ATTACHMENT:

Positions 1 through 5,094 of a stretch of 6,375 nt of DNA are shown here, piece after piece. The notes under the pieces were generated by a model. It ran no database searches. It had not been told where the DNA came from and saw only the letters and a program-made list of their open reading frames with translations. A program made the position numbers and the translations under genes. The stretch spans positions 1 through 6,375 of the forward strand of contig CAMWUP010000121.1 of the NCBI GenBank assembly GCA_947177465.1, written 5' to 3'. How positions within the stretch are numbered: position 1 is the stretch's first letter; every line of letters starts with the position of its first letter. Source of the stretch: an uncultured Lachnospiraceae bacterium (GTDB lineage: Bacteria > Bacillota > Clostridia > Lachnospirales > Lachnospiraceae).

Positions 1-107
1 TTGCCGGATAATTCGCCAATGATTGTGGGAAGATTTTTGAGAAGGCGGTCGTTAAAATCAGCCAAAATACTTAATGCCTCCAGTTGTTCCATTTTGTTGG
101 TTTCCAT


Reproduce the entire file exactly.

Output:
Positions 1 through 5,094 of a stretch of 6,375 nt of DNA are shown here, piece after piece. The notes under the pieces were generated by a model. It ran no database searches. It had not been told where the DNA came from and saw only the letters and a program-made list of their open reading frames with translations. A program made the position numbers and the translations under genes. The stretch spans positions 1 through 6,375 of the forward strand of contig CAMWUP010000121.1 of the NCBI GenBank assembly GCA_947177465.1, written 5' to 3'. How positions within the stretch are numbered: position 1 is the stretch's first letter; every line of letters starts with the position of its first letter. Source of the stretch: an uncultured Lachnospiraceae bacterium (GTDB lineage: Bacteria > Bacillota > Clostridia > Lachnospirales > Lachnospiraceae).

Positions 1-107
1 TTGCCGGATAATTCGCCAATGATTGTGGGAAGATTTTTGAGAAGGCGGTCGTTAAAATCAGCCAAAATACTTAATGCCTCCAGTTGTTCCATTTTGTTGG
101 TTTCCAT